What are you putting by for winter?

Friday Favorite: Garlic Harvest

September 4th, 2015

There’s something about harvesting things that are buried underground. It’s like a treasure hunt. You never know quite what to expect when you plunge the spade into the ground.
garlic mulch
This year was especially exciting because I followed a friend’s advice. Susan from Moonlight Mile Herb farm mulches her garlic with litter from her chickens coops in the spring. She spreads it right on, straight from the coop. It’s always claimed that this should NEVER be done, because chicken manure it way too hot to put directly on crops. Let me me tell you, it’s the perfect mulch for garlic!
harvesting garlic 2
The chicken litter mulch provided some of the best moisture retention I’ve ever had with mulch. The fertilization was perfect as well. My garlic is AMAZING this year!
harvesting garlic 1
Another benefit is that the chicken litter kept the weeds from germinating as well, perhaps it heated up the soil enough for them to germinate under the mulch? You can bet I’ll continue using this method for years to come. I’ll also be experimenting with using fresh chicken litter on other crops (nothing that gets eaten raw within 3 months of application though).

What’s your favorite crop to harvest?

Here They Come

September 2nd, 2015

The heirloom tomatoes are coming in hot & heavy. The ‘Ten Fingers of Naples’ have been the MVP of the season. I’m super impressed with the vines, the fruit, and the harvest.
heirloom tomatoes 3
The heirloom beefsteaks are coming in strong, I have multiple varieties ripening daily. I’m happily gifting them to friends and gobbling them up at every meal. My favorite way to eat them is sliced with a little sprinkle of sea salt.
heirloom tomatoes 2
This year I also grew a wide variety of small cherry type tomatoes. The most beautiful ones are the Bumblebee varieties, there are three of them: ‘Sunrise’, ‘Purple’, and ‘Pink’. They’re lovely little beauties with great flavor and good production.
heirloom tomatoes 1
Now the race begins to preserve the bounty. I don’t do much canning at all, but I always make a batch or two of tomato soup for the pantry and some jars of whole tomatoes. My ‘Principe Borghese’ tomatoes get dried in the oven like sun dried tomatoes. I love using them throughout the winter, their intense tomatoey flavor is perfection! Overall, the tomato season has been wonderful this year. I’m hoping to get out to get a few more photos of the different varieties I’m growing to give you a full report, right now getting all these lovelies into jars take priority.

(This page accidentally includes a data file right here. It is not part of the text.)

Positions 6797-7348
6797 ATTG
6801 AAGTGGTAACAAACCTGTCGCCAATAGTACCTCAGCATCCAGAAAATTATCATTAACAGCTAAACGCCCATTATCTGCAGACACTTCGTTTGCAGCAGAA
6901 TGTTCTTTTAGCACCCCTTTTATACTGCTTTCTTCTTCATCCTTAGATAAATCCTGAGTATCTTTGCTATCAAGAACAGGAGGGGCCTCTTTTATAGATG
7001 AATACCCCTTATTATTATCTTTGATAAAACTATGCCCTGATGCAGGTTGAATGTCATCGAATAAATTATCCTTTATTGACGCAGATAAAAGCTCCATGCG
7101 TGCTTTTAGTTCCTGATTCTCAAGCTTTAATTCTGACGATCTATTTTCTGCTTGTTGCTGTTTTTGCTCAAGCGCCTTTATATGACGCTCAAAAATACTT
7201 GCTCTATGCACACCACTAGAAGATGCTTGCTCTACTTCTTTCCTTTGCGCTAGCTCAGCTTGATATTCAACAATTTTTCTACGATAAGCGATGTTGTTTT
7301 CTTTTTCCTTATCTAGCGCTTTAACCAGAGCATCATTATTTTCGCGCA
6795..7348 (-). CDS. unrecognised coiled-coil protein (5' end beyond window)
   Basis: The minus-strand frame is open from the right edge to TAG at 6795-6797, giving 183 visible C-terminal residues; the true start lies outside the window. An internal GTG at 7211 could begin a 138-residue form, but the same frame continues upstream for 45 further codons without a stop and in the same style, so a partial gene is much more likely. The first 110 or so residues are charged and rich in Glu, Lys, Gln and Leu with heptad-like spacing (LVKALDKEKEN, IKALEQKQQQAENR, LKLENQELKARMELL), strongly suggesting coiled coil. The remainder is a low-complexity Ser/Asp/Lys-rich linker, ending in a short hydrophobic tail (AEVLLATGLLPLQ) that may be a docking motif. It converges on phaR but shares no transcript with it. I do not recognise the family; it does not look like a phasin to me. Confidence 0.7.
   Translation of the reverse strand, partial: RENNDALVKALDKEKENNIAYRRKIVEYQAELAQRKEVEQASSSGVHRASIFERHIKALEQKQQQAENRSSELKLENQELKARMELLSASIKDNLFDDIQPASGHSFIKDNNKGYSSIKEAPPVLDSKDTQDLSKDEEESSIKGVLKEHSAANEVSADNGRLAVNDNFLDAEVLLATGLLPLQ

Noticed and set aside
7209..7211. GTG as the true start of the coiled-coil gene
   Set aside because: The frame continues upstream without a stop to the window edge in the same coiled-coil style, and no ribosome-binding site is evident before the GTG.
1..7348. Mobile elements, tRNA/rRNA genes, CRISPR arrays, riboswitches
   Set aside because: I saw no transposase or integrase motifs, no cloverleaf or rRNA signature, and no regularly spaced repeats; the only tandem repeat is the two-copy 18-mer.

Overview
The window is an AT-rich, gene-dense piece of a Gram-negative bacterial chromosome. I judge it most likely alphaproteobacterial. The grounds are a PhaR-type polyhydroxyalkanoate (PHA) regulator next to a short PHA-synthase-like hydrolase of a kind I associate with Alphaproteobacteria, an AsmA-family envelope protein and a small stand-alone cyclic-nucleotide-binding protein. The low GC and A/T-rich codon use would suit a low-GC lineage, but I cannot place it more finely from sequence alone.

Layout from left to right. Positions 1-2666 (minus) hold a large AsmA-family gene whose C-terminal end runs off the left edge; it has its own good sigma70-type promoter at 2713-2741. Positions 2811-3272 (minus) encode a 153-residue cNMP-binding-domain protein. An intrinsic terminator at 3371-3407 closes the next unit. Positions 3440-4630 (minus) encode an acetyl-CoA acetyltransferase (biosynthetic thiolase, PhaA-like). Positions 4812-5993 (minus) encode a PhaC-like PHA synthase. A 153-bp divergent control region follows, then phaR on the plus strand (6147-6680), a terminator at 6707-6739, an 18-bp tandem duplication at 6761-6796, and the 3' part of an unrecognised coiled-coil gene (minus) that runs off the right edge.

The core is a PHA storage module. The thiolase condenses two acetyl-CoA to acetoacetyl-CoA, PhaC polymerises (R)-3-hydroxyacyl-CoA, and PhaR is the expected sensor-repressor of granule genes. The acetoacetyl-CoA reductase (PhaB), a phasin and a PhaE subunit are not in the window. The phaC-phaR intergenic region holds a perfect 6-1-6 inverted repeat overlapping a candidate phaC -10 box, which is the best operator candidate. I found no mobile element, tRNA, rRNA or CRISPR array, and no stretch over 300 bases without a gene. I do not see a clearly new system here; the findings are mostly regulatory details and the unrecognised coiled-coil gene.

What’s your favorite kind of tomato to grow?

Give Me a B!

August 27th, 2015

I love beets, especially pickled. Even as a wee little lassie I had an affinity for the pickled purple roots. My mom made them often and I gobbled them up. I don’t do a lot of canning, but I always make two half gallon jars of pickled beets for the fridge. When we eat up the beets, I love throwing boiled eggs in the juice so I can have lovely pink eggs for my salads.
harvesting beets 2
For this reason, I’ve always grown beets in the garden. Not a ton, just a 15 foot row or so. Enough to eat throughout the summer and enough to pickle. I never thin my beets because I like have a wide range of sizes. I love the huge ones for slicing into big rounds and I love the tiny ones for roasting whole.
harvesting beets 1
This year I grew ‘Early Wonder’ and ‘Detroit’. They were both fantastic, very long holding in the garden. In fact these beets were seeded very early and have been growing all summer.
harvesting beets 3
We like eating the beet greens as well, but when it comes time to pickle a load of beets, the chickens end up with the tasty leaves. I’m happy to hand them over as they’re a welcome treat for them. It seems like beets are one of those vegetables that people either love or hate, I’m so happy to be on the love side!

Do you like beets? What’s your favorite way to eat them?

After being asked in the comment, I figured I’d add it here too. I love The Joy of Pickling: 250 Flavor-Packed Recipes for Vegetables and More from Garden or Market (Revised Edition) and most of my pickling recipes come from it.

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This is a daily journal of my efforts to cultivate a more simple life, through local eating, gardening and so many other things. We used to live in a small suburban neighborhood Ohio but moved to 153 acres in Liberty, Maine in 2012.